War on Terror News has a story up on how a simple thing such as a #2 pencil can change the life of an Afghan child. More on the orange in a minute, but first, the #2 pencil:
Wednesday, February 16, 2011
How Your #2 Pencil Can Save Afghanistan!
If you could do something to help an Afghan girl learn to read, would you? If you understood that Afghan literacy is a key to long term peace and prosperity, would that make a difference in whether you gave a little girl a pencil? While American children want the latest X-Box or the games that go with it, in many parts of the world, children are ecstatic to get a common #2 lead pencil. They're happy with a piece of hard candy, but as convoys pass or Troops approach, one of the most common signs is an index finger to the palm of the hand, asking for a pencil.
This was the matter of discussion between myself and a teammate more than once. As the least educated on the team, I was interested on teammates thoughts on the rocks (one guy was a specialist in the things and he hated when I called crushed stone, "gravel," so I did it often), or in this case a PhD candidate's observations on Afghan kids' desire for self-expression.
He noted that kids everywhere just want to be able to express themselves. It was certainly better than my niece's use of the walls of the house as her personal canvas to her permanent markers at a young age. I had a ready source for pencils and would get 500 pack boxes of the prize of Afghan kids, every few mail runs. The phenomenon is discussed in a "Time Machine" article from 2009.
The fact is that something as simple as school supplies can change the future of Afghanistan, as well as improve relations between Afghans and American Troops. Those old unused school supplies you have, the old backpacks in your closets, can make a positive difference in the lives of kids that have toys no more expensive than the rocks they find in the desert. And a Senior Master Sergeant in the Air Force teamed up with his Professor wife to start not just a program to help you help Afghan kids, but got Florida College Kids involved in the effort. I can't even imagine a downside to this program...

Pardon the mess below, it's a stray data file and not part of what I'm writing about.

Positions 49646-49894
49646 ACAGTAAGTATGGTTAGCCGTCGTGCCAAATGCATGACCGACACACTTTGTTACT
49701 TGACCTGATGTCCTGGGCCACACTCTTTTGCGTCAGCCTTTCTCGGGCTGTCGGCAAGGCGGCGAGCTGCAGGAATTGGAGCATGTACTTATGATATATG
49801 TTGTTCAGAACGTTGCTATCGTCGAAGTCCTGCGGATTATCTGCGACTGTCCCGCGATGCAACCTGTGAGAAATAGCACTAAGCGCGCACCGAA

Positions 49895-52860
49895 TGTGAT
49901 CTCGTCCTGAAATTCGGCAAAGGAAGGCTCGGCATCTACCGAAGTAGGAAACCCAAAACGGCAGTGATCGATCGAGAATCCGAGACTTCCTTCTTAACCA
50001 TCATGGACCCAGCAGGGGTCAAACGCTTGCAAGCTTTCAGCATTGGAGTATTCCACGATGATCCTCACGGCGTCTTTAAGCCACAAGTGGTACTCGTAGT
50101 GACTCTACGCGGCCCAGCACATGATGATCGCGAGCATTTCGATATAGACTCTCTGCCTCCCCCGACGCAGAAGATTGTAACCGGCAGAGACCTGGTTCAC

For those who want a simple way to 'support the troops' and make a world of difference (truly,) I urge you to go read the rest of WOTN's column about this important program, that really does change lives in Afghanistan - one child at a time. Go HERE, and see what you can do.As for the orange in the header? Many years ago, in a land far, far away, this writer attended a Christmas party that was hosted by US soldiers for local kids. Whilst I do not remember any specific soldier, and I am SURE that none of those American soldiers remember me, I can tell you that the impact of that one orange (and the memory of that salted popcorn - still not an acquired taste...) still resonates with me today. That one orange, given to a child in a friendly country, is part of the reason I do what I do to support our American troops. Imagine the impact of one #2 pencil on an Afghan (or Iraqi child, or any child in a hostile land.)
Go read WOTN's column, and learn of a great program that supports our troops in their mission in Afghanistan. One pencil, one child at a time.